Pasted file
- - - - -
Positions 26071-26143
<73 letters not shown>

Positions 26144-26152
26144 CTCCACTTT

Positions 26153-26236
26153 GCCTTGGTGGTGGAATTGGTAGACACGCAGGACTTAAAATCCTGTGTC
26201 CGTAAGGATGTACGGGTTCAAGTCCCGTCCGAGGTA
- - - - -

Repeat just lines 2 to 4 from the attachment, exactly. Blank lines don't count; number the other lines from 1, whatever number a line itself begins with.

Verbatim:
<73 letters not shown>

Positions 26144-26152
26144 CTCCACTTT